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The Fall of the Roman Empire

Author : Peter Heather
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The death of the Roman Empire is one of the perennial mysteries of world history. Now, in this groundbreaking book, Peter Heather proposes a stunning new solution: Centuries of imperialism turned the neighbors Rome called barbarians into an enemy capable of dismantling an Empire that had dominated their lives for so long. A leading authority on the late Roman Empire and on the barbarians, Heather relates the extraordinary story of how Europe's barbarians, transformed by centuries of contact with Rome on every possible level, eventually pulled the empire apart. He shows first how the Huns overturned the existing strategic balance of power on Rome's European frontiers, to force the Goths and others to seek refuge inside the Empire. This prompted two generations of struggle, during which new barbarian coalitions, formed in response to Roman hostility, brought the Roman west to its knees. The Goths first destroyed a Roman army at the battle of Hadrianople in 378, and went on to sack Rome in 410. The Vandals spread devastation in Gaul and Spain, before conquering North Africa, the breadbasket of the Western Empire, in 439. We then meet Attila the Hun, whose reign of terror swept from Constantinople to Paris, but whose death in 453 ironically precipitated a final desperate phase of Roman collapse, culminating in the Vandals' defeat of the massive Byzantine Armada: the west's last chance for survival. Peter Heather convincingly argues that the Roman Empire was not on the brink of social or moral collapse. What brought it to an end were the barbarians.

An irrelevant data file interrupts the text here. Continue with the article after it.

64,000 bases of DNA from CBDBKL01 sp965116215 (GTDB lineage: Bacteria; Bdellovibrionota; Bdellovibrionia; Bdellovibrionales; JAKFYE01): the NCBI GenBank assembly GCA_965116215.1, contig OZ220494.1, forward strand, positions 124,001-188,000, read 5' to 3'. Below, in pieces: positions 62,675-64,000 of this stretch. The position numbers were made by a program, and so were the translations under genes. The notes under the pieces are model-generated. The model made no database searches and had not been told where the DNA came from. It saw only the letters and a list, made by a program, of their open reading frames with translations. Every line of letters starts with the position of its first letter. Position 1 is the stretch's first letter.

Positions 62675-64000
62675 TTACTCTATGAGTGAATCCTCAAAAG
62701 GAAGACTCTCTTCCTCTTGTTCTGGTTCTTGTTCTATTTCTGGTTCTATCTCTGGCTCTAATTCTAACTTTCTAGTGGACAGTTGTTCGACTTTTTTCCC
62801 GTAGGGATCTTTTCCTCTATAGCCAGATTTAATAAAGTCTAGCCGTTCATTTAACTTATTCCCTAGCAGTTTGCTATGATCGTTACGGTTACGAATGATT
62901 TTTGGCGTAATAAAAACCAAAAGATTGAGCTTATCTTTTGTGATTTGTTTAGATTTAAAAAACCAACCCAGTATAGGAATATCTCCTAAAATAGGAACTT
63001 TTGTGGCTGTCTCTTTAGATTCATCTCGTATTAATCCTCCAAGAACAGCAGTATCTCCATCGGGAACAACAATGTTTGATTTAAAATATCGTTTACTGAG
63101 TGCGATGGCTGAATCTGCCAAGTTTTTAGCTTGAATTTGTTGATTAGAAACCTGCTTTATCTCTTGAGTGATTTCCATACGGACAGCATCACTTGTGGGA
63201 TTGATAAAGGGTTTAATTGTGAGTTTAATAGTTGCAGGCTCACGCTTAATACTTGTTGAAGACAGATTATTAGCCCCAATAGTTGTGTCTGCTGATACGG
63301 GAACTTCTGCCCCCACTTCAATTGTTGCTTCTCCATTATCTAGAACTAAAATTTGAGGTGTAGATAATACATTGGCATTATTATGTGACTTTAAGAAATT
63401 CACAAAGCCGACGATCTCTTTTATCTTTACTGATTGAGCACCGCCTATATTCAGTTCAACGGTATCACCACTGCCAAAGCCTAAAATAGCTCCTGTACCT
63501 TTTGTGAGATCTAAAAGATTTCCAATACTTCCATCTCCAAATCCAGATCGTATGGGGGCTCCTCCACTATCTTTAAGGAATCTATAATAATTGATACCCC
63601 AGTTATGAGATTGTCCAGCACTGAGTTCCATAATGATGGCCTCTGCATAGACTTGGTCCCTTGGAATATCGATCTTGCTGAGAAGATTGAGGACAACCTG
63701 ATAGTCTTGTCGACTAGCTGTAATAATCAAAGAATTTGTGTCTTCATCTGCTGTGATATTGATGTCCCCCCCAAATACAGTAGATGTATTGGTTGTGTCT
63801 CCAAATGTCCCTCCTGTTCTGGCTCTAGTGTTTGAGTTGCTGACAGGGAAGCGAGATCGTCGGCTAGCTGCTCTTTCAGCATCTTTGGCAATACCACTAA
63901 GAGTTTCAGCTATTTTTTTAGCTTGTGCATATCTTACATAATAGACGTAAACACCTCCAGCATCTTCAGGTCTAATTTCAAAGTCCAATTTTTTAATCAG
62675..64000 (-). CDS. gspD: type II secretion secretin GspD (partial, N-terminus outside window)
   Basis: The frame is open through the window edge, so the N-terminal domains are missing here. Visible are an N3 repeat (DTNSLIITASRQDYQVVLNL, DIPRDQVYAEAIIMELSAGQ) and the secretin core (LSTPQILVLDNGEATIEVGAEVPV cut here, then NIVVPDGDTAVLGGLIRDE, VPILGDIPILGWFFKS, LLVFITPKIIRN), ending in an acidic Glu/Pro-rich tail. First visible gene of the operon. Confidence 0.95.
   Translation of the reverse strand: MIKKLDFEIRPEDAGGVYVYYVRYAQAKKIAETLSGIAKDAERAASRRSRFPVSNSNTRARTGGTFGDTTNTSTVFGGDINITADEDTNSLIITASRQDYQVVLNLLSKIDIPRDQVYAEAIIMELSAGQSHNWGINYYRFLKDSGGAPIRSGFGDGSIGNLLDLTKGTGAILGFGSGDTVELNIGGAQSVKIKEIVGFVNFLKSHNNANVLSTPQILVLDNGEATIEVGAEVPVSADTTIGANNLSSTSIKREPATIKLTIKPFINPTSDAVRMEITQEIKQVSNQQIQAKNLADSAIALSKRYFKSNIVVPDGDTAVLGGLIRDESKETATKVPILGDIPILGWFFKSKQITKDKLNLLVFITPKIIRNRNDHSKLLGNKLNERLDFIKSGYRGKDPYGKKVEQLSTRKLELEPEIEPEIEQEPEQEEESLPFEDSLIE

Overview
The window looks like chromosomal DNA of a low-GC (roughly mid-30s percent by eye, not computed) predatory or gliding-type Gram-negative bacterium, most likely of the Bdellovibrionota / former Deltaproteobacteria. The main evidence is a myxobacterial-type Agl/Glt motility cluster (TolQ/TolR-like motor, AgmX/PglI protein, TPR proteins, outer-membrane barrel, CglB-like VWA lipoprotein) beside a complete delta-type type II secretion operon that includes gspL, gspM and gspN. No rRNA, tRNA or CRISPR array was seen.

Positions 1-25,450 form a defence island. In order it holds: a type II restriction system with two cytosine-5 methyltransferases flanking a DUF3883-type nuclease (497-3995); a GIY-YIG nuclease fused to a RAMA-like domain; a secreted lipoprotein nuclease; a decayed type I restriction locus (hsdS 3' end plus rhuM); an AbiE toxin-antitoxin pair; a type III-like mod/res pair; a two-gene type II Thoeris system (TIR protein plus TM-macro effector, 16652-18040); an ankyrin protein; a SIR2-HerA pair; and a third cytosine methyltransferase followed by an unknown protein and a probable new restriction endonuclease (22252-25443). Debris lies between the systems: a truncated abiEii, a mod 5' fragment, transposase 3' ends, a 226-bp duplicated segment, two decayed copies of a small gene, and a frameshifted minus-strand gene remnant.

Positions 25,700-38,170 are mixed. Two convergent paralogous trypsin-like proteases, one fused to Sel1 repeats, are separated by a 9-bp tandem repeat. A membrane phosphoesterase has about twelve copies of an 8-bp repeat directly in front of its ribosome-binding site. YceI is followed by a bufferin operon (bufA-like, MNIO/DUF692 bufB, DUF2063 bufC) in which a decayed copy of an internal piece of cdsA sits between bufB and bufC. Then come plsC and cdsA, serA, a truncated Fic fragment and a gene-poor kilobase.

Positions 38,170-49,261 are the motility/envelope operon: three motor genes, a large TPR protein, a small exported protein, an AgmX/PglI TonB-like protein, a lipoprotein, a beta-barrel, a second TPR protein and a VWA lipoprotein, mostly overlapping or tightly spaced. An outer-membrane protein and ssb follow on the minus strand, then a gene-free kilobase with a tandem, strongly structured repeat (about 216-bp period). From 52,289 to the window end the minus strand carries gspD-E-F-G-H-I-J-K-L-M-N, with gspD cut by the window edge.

Alexander s empire and Roman empire

Author : Israel Smith Clare